Alumni Profile - Jane Koval and Mary Ann Roberton
Jane Koval (BS 1980) has come a long way since she was a cheerleader at UW, where she met and married “Bucky.”
The men’s and women’s physical education departments were still separate during her freshman year, many schoolchildren had athletic coaches as gym teachers, and elimination games were the norm in physical education curricula.
But in the Department of Physical Education and Dance (now split into the departments of Kinesiology and Dance), exercise and movement scientists were setting the stage for what would make Koval into one of a new breed of physical educators.
One of those scientists, Mary Ann Roberton (PhD 1975), specialized in elementary physical education with a focus on motor development.
As early as her undergrad days, Roberton recognized that in order to help children succeed in physical activities, teachers must understand the biomechanics of movement and how it applies to children’s motor development.
“That was a no-brainer,” she said.
Roberton taught students in her methods class what to look for both in the components of a physical activity, and how they change in the course of a child’s motor development.
“There is an orderly progression from where they start moving to where they end,” she said. “Because it’s movement, teachers can see these things… if they know the sequence (of changes), they can nudge them along the sequence.”
Roberton also believed that teaching can be more effective outside of the “show and tell” method. Eliciting movement without demonstrating or describing it explicitly gives children valuable empirical knowledge.
“If you’re teaching them how to leap, you can tell them to run, get over the object, and keep going,” she said, explaining that children will often get the action when they discover it on their own. Teachers can then help them to be more competent in the activity.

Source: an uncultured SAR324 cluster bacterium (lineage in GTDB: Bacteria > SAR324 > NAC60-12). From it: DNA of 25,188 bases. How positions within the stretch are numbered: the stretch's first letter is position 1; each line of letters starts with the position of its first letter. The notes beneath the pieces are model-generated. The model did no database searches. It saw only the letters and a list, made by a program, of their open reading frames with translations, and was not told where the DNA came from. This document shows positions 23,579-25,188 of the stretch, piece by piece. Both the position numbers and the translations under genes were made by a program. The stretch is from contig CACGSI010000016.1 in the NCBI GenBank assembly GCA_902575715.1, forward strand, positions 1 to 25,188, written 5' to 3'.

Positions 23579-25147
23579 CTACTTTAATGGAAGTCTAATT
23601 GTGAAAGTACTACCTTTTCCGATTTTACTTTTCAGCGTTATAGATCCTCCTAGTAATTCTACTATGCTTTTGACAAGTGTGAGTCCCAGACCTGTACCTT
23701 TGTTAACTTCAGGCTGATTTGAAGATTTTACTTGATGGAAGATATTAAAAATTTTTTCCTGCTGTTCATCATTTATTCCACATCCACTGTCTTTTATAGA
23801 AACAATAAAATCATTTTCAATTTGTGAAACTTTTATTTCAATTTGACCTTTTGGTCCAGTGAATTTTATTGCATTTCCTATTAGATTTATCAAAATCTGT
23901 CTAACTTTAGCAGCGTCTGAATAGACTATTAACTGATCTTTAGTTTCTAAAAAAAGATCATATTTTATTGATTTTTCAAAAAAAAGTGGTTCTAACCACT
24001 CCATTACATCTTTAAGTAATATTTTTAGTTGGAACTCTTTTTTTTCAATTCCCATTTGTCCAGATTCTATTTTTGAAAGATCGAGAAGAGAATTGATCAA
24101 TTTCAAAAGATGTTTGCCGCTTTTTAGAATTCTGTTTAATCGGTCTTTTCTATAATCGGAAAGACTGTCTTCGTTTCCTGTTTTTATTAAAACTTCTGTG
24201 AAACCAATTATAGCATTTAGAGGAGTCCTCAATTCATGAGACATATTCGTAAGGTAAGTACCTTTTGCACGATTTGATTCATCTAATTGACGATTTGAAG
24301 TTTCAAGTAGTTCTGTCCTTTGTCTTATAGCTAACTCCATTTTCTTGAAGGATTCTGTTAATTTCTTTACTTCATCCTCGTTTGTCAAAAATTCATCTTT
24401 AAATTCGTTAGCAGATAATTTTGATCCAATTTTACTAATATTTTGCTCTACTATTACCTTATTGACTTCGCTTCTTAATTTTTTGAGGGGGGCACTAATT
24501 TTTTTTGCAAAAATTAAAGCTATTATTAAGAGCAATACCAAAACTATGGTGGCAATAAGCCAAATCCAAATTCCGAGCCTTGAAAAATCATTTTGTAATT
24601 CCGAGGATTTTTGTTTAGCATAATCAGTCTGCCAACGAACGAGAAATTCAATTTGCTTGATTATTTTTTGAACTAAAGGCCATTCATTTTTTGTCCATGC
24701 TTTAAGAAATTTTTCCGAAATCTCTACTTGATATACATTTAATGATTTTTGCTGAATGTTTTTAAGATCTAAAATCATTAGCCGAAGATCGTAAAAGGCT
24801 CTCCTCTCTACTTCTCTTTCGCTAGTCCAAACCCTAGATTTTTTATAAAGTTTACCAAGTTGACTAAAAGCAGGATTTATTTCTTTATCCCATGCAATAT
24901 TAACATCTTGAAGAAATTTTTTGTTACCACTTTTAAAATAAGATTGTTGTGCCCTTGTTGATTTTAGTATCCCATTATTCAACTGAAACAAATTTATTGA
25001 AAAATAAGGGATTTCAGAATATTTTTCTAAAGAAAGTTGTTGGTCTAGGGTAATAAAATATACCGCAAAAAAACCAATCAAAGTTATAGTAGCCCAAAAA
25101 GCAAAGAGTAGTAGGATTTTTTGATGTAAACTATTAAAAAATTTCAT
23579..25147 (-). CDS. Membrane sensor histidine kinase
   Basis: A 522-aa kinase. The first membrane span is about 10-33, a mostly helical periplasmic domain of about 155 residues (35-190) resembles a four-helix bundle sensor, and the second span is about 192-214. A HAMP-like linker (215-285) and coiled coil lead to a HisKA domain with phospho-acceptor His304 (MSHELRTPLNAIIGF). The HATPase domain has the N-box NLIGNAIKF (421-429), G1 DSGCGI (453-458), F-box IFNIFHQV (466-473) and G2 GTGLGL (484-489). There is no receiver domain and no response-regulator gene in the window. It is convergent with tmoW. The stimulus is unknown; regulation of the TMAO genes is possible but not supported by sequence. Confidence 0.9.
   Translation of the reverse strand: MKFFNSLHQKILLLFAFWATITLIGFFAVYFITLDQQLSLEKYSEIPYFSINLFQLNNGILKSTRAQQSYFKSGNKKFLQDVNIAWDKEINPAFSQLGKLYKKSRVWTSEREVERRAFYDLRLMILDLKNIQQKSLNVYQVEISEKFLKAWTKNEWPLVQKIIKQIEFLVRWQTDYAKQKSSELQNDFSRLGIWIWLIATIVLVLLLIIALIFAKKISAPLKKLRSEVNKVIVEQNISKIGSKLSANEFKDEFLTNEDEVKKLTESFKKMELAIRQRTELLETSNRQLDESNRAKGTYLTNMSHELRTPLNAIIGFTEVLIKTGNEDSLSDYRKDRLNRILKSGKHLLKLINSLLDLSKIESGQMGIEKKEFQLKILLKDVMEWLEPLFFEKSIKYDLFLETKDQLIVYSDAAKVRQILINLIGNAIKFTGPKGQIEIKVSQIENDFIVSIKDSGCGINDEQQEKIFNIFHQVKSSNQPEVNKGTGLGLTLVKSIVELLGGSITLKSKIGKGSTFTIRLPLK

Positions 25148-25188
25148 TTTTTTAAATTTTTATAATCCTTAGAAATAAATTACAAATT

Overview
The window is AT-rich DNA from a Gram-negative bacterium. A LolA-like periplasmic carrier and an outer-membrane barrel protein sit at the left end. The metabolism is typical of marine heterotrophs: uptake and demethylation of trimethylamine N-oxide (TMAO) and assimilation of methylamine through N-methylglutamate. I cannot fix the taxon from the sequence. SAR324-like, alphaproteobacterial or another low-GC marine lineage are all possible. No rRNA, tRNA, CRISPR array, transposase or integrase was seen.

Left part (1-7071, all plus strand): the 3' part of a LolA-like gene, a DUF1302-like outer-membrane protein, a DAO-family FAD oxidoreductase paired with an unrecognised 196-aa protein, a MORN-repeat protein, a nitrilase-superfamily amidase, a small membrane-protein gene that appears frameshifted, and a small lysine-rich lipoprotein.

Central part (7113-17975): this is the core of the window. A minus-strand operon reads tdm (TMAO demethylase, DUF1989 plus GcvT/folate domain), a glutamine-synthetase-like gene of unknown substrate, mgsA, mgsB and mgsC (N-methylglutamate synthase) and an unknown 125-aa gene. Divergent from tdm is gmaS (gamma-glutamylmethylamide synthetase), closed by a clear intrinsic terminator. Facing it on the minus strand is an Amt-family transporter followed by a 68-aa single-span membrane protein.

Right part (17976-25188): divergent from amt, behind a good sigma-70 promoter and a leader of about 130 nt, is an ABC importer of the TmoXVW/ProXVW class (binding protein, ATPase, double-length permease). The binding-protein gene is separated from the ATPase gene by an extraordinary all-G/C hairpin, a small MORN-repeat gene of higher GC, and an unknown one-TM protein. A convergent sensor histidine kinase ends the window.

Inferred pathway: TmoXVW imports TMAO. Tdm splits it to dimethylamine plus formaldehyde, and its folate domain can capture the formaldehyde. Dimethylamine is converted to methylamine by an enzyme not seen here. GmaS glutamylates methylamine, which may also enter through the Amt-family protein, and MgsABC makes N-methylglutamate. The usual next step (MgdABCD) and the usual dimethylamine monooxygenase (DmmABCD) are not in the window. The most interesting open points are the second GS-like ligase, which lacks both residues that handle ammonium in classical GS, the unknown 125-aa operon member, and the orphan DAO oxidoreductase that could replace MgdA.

“Mary Ann Roberton was one of the biggest influences on what I do today… she gave me a strong background in motor development,” Koval said.
While in school, Koval and her peers took field trips to observe children in PE classes, with an eye toward their movements and motor skills.
“Getting to see what happens in the gym helps connect what we learned in the classroom… it made it real,” she said.
In addition to developing age- and skill-appropriate activities that give each child the chance to excel, Koval also teaches with a mind-body-spirit philosophy.
“The PE curriculum (now) puts more emphasis on skills that can extend to other aspects of their lives,” she said. “One of the most important things they learn in school is how to get along with other people.”
For example, Koval teaches children how to give constructive feedback.
“Kids aren’t born knowing how to give feedback to one another,” she said. “We need to teach them how to do that.”
Teachers must provide children with the words and cues for what to look at, create a supportive and comfortable environment that makes giving feedback a positive exercise, and praise them when they offer good feedback, she said.
“They catch on real fast – not just saying ‘good job,’ but words that are helpful words,” Koval said. “It is a talent, and one of the biggest things to work on with student teachers as well.”
Below left, Koval leads a group of students and parents in a walk-to-school family fitness event.